ZERO PERCENT FINANCING

July 30, 2010

ZERO PERCENT FINANCING

The economic picture this summer is filled with a plethora of inducements that proclaim zero percent loans and postponed payments for cars, computers, electronics, etc.  Before you lunge for that no-interest deal, or for that no payments until 2012 offer, bear in mind that these financing deals can be misleading and deceptive, and can end up costing you.

SCOPE OUT THE DEALS

Always compare and contrast offers, since you may discover that there is a cheaper price being offered from a retailer that does not offer a convoluted financing deal.  In addition to price, you also want to deal with a reputable store that sells quality products, and provides consistent customer care.  If you find a better price, take the financing ad with you.  Sometimes, the other dealer will match, or even beat the competitor’s price.  Negotiate your price.  You will not know if you can get a better price if you do not ask.  Remember, asking costs you nothing.  If you are looking to compare financing deals, incentives, and rebates for automobile purchases, access: www.autobytel.com and www.edmunds.com.

LOOK WITH SCRUTINY

A zero percent loan often is not as good as it appears, and can end up taking a bigger bite out of your wallet than would have been the case if you purchased the same item without the free financing deal.  Often, you have to forgo a “cash back” deal, or other discount to take advantage of these no-interest loans.  Some stores offer no interest financing, but inflate the selling price to make up the difference.  Also, some zero-interest offers impose restrictions that are only applicable to certain brands, or only apply to purchases over a minimum dollar amount.  Always be alert to any hidden costs or conditions surrounding the financing deal that may nullify any of the cost saving benefits that are being advertised.  Many zero-interest offers provide that you do not have to pay interest on an item as long as you pay for the purchase in full by a specified date.  However, the catch is that if you do not pay in full by that specified date, you will be charged exorbitant interest on the entire amount of the item, dating back to the original purchase date, even if you have paid off most of the balance.  If you do take advantage of a deal that touts no payments for a specified period of time, e.g. no payments for six months, confirm that when you do start making payments, that you are not obligated to pay interest that accrued from the original date of purchase.  Always get in writing the date when you start owing and start paying interest, and the amount of interest that will be applied.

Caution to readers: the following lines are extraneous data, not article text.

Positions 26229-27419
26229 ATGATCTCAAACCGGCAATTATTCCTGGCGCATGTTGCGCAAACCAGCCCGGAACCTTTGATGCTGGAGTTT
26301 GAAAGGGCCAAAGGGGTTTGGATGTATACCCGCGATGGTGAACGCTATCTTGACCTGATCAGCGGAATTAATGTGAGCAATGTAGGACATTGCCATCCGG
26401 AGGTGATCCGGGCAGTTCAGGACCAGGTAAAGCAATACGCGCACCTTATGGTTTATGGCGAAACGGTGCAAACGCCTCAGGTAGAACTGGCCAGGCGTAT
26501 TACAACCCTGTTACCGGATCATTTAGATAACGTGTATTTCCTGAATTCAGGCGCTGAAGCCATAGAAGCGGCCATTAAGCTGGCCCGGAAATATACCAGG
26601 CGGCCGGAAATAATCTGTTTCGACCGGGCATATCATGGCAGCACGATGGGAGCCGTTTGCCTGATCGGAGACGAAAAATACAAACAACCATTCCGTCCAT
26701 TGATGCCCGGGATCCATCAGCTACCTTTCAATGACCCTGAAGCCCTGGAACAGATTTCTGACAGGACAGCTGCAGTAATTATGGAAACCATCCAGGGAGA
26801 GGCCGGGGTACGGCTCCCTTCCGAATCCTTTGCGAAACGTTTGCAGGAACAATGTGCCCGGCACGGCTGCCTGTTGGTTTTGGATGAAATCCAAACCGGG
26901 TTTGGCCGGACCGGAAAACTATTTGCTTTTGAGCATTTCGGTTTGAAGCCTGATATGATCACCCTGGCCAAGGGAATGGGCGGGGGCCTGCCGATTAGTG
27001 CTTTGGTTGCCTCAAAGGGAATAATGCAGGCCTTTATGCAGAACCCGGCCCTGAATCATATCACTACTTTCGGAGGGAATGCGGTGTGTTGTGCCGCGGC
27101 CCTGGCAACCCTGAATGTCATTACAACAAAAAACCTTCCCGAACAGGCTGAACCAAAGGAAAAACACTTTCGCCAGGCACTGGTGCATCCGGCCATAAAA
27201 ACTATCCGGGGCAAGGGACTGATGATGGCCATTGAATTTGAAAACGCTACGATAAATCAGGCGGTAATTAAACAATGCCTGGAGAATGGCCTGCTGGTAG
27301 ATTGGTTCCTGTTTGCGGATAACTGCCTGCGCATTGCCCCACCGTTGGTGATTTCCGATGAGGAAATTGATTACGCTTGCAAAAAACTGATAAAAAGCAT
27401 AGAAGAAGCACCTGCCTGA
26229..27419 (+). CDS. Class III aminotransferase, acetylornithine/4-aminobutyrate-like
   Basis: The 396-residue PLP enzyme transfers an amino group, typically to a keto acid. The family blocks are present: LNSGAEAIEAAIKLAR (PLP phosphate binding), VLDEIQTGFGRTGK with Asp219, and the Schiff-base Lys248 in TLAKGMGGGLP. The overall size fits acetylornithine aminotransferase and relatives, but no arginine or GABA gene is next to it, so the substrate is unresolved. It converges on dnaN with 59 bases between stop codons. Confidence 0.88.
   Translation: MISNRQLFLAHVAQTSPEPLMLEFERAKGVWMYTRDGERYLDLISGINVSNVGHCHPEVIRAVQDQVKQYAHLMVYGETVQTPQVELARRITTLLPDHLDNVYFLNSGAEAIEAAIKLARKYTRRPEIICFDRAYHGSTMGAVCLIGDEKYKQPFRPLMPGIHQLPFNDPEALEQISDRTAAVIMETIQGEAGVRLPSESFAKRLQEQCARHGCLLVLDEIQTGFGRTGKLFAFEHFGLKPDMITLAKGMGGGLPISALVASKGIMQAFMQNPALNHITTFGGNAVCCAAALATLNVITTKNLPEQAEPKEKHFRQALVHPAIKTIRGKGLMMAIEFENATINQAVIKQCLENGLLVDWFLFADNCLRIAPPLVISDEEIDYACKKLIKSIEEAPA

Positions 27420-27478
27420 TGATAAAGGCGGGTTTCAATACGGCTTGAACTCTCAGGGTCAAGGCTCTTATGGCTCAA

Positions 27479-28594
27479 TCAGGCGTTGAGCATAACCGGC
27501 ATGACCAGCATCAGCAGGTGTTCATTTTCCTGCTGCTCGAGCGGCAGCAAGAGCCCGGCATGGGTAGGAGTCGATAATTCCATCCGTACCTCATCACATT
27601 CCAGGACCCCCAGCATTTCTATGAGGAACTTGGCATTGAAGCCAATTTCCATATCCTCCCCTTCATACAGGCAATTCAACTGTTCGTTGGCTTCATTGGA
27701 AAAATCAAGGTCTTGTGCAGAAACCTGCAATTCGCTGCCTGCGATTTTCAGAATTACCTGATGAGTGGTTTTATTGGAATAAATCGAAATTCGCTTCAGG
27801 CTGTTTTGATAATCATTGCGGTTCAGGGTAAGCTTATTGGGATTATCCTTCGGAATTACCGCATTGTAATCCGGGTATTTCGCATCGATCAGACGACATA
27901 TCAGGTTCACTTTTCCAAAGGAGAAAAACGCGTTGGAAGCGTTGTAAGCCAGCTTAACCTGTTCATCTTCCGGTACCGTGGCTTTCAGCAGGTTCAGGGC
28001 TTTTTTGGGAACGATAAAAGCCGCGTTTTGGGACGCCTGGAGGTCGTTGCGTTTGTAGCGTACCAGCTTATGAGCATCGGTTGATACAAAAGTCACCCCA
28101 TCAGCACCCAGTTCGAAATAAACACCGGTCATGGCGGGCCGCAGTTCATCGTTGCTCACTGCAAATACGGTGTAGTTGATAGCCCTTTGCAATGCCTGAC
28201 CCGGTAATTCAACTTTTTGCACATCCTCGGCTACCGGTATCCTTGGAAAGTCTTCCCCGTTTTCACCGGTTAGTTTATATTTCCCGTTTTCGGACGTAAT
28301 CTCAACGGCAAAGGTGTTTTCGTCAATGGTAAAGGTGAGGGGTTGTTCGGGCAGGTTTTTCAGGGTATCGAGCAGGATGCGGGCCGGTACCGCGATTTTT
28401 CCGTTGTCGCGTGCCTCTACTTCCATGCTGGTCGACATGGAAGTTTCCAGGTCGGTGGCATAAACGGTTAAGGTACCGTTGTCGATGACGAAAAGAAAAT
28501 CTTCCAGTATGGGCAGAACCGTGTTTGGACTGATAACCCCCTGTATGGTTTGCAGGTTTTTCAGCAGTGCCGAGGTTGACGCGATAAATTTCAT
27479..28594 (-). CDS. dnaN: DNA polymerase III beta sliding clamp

MAGNIFY THE FINE PRINT